Egg came first, but Kahne's closing

ON MOTOR SPORTS

March 28, 2004|By SANDRA McKEE

Rookie Kasey Kahne is scrambling the top of the Nextel Cup points standings, and he has an egg to thank for it.

A few weeks ago, crew chief Tommy Baldwin decided to bring Kahne a present.

The gift was an egg. The kind you can crack open for breakfast. But Baldwin wasn't bringing his driver breakfast - though the advice he delivered with it could have been boiled down to the familiar, "I want mine over easy."

Kahne said Baldwin told him: "I want you to work the throttle as if there is an egg under it. I want you to be fast, but smooth."

The exchange occurred before the race at Rockingham, and the results have been as impressive as eggs Benedict, pretty incredible for a first-year driver. Going into today's Food City 500 at Bristol, Tenn., Kahne and his Ray Evernham-owned Dodge are fifth in the Nextel Cup points race.

He won two pole positions in his next four races after being given the egg. He is one of just five NASCAR drivers ever to produce three top-five finishes in their first four races. Today, he starts fifth at Bristol.

But it's not the first time an egg has helped produce fine results. The very mention of it brings back a memory of the 1986 spring race at Pocono International Raceway.

It was there that car owner Rick Hendrick paired renowned crew chief Harry Hyde with his brilliant but struggling young driver, Tim Richmond.

That race weekend, all the talk was about what a mismatch the teaming of Richmond and Hyde was going to be, because at the time, Richmond was Jeff Gordon and Dale Earnhardt Jr. rolled into one. Personable, handsome and talented on one hand, brash and party-loving on the other. Hyde was from the old school, the serious school of racing. No one thought Richmond would listen to him or curtail his act enough to suit Hyde. And no one thought Hyde could bend enough to cope with Richmond.

How wrong everyone was. And one of the reasons was that at the beginning of their relationship, just as the cars were about to take the green flag for the start of their first race together, Hyde gave his driver an image he could relate to.

"Just remember, Tim, a racecar is like an egg," Hyde said into his headset that day. "If you don't take care of it and handle it gentle, it'll break."

Richmond hadn't won in two years. He was developing a reputation as someone who drove his cars too hard - blowing engines, wearing out tires, scraping walls. But that day at Pocono, he heeded Hyde's words and went on to win the race - the first of seven victories that season.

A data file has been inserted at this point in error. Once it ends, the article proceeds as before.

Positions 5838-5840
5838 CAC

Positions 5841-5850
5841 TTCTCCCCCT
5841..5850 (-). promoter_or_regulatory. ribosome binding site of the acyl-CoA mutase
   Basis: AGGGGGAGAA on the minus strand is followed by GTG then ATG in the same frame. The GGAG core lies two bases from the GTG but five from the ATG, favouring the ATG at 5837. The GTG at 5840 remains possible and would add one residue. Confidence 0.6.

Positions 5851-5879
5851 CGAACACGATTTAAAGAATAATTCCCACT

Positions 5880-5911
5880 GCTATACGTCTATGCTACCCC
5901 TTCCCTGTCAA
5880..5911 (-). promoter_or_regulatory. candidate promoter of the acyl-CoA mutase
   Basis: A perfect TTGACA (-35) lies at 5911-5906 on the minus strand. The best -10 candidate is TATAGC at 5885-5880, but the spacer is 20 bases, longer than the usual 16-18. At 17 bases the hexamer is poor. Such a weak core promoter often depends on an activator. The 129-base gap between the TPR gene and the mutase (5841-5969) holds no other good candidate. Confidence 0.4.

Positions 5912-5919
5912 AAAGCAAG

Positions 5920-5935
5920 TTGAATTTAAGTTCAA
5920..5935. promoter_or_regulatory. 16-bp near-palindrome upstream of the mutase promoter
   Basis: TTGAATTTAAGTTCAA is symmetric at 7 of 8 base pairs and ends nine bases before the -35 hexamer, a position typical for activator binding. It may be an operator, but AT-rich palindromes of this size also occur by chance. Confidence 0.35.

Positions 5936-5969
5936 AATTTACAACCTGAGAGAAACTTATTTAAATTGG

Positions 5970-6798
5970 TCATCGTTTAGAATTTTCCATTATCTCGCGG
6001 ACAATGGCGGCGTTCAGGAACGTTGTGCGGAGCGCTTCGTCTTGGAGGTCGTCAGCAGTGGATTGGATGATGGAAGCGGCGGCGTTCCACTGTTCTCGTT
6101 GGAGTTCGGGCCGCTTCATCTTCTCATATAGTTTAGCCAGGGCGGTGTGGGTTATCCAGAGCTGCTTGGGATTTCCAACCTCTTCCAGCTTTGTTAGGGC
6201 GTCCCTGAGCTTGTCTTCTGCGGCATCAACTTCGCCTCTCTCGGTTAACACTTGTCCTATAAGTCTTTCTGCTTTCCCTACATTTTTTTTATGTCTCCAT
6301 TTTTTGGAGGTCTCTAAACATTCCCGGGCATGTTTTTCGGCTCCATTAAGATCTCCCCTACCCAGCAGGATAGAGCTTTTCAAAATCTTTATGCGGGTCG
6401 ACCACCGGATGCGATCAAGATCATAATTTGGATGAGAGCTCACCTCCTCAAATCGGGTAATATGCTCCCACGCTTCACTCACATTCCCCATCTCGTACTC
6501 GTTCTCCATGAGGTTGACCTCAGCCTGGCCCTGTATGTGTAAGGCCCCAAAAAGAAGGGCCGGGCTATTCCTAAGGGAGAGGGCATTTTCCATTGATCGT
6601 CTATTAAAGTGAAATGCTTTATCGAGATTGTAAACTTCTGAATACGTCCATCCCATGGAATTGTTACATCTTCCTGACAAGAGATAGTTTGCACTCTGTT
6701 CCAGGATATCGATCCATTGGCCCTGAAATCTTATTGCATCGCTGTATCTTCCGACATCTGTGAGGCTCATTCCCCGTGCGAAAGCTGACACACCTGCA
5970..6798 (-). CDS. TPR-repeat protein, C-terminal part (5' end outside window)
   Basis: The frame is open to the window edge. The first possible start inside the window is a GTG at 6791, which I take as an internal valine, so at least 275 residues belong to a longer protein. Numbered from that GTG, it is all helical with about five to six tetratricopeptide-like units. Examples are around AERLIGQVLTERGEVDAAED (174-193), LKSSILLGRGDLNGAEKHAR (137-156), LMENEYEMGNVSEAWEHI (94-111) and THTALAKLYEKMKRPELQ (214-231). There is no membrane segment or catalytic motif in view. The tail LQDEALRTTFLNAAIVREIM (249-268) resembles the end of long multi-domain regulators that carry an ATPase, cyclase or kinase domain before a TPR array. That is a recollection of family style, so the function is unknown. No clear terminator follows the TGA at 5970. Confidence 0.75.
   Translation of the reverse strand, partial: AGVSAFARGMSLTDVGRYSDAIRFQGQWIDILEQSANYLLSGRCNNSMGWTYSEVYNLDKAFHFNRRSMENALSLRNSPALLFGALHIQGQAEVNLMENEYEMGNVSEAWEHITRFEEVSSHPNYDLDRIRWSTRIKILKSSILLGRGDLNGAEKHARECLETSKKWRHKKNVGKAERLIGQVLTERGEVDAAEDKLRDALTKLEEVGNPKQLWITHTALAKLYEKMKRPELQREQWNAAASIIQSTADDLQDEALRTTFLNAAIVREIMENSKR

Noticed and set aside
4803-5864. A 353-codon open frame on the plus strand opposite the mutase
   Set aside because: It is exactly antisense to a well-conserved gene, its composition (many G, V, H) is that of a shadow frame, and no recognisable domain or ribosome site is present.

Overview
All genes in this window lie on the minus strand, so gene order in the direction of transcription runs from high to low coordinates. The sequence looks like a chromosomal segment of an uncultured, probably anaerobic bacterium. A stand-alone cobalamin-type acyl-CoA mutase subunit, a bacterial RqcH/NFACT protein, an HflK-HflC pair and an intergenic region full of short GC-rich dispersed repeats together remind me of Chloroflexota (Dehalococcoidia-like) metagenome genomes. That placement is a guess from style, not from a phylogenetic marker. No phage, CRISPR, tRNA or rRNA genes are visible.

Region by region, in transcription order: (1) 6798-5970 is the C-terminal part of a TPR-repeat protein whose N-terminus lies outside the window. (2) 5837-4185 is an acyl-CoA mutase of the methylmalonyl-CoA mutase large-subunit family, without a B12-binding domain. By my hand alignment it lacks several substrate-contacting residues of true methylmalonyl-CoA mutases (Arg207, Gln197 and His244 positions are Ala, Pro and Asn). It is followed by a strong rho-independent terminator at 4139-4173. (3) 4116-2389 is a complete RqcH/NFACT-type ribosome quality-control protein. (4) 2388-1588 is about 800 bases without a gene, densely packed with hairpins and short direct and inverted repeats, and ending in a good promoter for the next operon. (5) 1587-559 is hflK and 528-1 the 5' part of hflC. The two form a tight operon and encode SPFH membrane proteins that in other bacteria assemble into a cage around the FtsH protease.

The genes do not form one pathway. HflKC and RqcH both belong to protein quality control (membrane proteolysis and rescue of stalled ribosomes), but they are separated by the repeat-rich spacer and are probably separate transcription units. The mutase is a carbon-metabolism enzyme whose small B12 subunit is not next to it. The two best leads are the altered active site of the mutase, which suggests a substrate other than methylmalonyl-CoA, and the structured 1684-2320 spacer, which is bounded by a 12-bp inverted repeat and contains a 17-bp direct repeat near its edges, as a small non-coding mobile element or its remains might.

Kahne, who will celebrate his 24th birthday April 10, has yet to win. But the egg has been doing its work. Last weekend, despite an incredible number of misdeeds - trying to come onto pit road too fast, a flat tire, a bad pit stop and getting spun out late in the race - he managed to keep his car off the wall and finished 13th.

"I'm learning a lot every weekend," Kahne said on a conference call last week. "I learned a lot last weekend at Darlington - though at times I didn't act like there was an egg under there at all. Hopefully, the things I've learned will carry over to Bristol. This will be the longest, probably the hardest race I've ever had in a racecar."

It will be interesting to see if the rookie can keep his car - and the egg - from cracking.

A trial, all the same

There are lots of stories floating around right now that the federal antitrust case of Ferko vs. NASCAR is about to be settled out of court. The suit has been brought by two shareholders in a rival racetrack ownership group who want a second Nextel Cup race at Texas Motor Speedway.

Reports say talks are going on in an attempt to reach a settlement before pretrial arguments are to be heard in July.

The Charlotte (N.C.) Observer has reported that a settlement could include International Speedway Corp - NASCAR's separate track-owning arm - selling tracks at Rockingham, N.C., and Darlington, S.C., to Speedway Motorsports Inc, SMI, the company operated by Bruton Smith, who owns Texas Motor Speedway and other tracks, including Charlotte, Atlanta, Bristol and Las Vegas.

According to the Observer, if that happens, Smith would transfer one of the three races at those tracks to Texas and another to Las Vegas. The third date would alternate between Darlington and Rockingham.

It wasn't so long ago that Smith and Bob Bahr acquired North Wilkesboro Speedway, closed it and shipped that track's historic race dates to Smith's Texas track and the other to Bahr's track in New Hampshire.

There was a lot of crying over that. A lot of longtime fans were hurt. A lot of history ignored. For bigger profits. At bigger, more modern venues.

Another report, in the Orlando (Fla.) Sentinel, quotes an attorney for the plaintiffs as saying the Observer's "speculation concerning Darlington and Rockingham is wrong."

Maybe. But any settlement that tears a race from its long-growing Southern roots will result in a trial for someone.

Racing blooms

The auto racing season blossoms at Hagerstown Speedway in April. Next Sunday, the month begins with fan appreciation night and a tripleheader program featuring late models, late model sportsman and pure stock races. The Easter Bunny will also be there for the kids. Gates open at 4 p.m. Racing begins with warm-ups at 5:30.

On subsequent weekends, look for enduro racing, a tri-track shootout with cars from Winchester-Hagerstown and Cumberland speedways and the World of Outlaws late models.

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